Mr Maurici asked what the latest position was with regard to providing public lavatories and/or a café in this scheme. Mr McKevitt stated that this scheme brings considerable benefit to the area and the Council did not want 'heavy-weight' proposals to prejudice the long-term. He agreed that a re-locatable ['recyclable'] café building with lavatories was a way of capitalising on the scheme and could make it better. There are operators who could be found to run it.

Mr McKevitt disagreed that the Council had failed to consult with the Public and that people misunderstand the consultation process. The Council had advertised widely for ideas since 2002 and no-one was excluded from this process. Responses had been mutually exclusive and impossible to put together comprehensively but the Council is taking elements and trying to put them into the scheme, including those from the River Use Working Party, River Centre Working Party and Re-think on the Riverside. The Council's objective, he said, was to solve this problem [of re-developing the swimming pool site] even at Inquiries or in Court.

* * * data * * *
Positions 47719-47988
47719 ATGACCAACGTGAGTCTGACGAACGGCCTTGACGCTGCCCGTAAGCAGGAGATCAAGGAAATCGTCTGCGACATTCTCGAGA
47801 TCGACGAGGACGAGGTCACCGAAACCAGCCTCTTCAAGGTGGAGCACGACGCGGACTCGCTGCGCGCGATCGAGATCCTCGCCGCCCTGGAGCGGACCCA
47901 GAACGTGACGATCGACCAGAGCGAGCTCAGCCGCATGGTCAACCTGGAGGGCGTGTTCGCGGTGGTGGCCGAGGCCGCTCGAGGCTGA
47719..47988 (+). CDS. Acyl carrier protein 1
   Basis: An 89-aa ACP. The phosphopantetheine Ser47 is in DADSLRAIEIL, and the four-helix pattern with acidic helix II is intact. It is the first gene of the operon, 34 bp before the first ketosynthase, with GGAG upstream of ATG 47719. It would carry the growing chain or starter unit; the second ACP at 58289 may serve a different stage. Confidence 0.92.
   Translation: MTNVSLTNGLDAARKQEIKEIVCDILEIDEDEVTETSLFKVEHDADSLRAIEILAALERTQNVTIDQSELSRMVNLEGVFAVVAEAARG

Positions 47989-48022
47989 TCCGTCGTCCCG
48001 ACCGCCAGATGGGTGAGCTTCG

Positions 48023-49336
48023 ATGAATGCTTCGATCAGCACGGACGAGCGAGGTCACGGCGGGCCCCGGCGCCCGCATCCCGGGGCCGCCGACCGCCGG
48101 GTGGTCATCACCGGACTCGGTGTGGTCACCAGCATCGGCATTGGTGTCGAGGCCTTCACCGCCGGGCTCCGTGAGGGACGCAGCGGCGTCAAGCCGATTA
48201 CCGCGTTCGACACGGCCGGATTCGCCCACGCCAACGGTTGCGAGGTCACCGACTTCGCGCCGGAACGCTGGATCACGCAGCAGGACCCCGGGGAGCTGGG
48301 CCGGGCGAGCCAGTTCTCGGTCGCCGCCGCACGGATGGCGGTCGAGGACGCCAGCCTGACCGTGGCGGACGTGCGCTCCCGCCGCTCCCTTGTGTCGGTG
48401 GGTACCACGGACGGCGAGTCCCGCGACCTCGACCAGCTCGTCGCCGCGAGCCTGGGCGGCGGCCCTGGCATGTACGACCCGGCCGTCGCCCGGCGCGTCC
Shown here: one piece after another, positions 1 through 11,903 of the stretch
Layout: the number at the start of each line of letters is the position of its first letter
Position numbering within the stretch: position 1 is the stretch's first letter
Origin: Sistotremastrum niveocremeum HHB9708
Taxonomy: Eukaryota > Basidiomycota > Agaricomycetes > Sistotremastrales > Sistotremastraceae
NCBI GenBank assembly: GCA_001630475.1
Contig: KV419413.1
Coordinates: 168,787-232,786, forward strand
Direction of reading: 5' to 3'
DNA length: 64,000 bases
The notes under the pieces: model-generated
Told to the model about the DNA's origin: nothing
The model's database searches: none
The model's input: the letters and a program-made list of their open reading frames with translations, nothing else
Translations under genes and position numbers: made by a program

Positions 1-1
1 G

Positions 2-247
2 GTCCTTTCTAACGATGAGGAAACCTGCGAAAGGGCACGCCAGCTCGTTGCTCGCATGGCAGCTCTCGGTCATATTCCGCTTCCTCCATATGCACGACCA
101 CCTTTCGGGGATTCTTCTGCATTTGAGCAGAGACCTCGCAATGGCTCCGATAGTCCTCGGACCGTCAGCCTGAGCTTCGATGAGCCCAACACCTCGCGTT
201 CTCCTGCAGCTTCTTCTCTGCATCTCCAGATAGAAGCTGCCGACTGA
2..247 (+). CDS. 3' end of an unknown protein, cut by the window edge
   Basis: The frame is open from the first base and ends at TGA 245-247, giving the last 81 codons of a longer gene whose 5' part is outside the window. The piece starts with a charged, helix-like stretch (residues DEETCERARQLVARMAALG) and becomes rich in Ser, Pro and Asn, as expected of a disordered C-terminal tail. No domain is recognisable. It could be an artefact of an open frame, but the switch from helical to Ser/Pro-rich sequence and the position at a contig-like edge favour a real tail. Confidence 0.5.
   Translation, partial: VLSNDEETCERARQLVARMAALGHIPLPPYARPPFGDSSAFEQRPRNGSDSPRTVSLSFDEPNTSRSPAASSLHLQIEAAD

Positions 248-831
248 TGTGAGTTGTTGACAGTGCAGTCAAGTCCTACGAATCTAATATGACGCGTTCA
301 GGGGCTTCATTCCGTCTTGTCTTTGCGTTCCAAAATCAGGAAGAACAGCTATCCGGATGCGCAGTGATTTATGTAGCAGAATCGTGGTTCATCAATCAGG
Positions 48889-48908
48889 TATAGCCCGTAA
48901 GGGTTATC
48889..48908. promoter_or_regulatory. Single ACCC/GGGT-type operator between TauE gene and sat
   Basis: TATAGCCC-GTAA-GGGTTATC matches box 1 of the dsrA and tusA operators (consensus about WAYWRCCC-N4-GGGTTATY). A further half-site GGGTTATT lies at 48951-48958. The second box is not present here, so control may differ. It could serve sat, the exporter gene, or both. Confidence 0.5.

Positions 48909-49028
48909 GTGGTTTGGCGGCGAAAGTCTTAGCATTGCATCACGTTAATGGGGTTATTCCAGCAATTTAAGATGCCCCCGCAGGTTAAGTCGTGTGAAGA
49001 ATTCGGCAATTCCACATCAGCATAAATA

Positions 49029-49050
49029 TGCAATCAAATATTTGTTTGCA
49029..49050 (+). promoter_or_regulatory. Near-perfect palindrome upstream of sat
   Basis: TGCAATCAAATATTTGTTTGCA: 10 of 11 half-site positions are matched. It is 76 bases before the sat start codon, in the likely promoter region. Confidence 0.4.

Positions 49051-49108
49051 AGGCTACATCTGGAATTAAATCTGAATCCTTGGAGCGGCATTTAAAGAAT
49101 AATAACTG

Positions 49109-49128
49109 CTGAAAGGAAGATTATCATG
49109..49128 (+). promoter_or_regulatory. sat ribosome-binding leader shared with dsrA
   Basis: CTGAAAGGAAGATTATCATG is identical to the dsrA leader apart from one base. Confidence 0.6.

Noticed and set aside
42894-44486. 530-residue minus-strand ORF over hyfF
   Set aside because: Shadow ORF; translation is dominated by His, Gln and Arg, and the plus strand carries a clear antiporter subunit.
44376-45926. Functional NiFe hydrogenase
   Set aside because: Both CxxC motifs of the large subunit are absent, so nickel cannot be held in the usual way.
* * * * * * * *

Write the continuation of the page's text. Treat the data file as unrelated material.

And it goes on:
Mr McKevitt denied as untenable and totally absurd the suggestion that the poolsite had suffered by a deliberate Council policy of neglect. 'Neglect means intent; it is more the law of unintended consequence'. The reality was that the Council had looked into options which, he accepted, had failed but were carried out in good faith at the time.

It was suggested that the re-development timetable was already lagging. Mr McKevitt said that the long-term scheme can only be implemented if all goes smoothly including the planning process, the regulatory approvals, the calls-in, the preparation of specification and tender documents and the archaeological impact. The intellectual test was whether the Council is doing the right thing.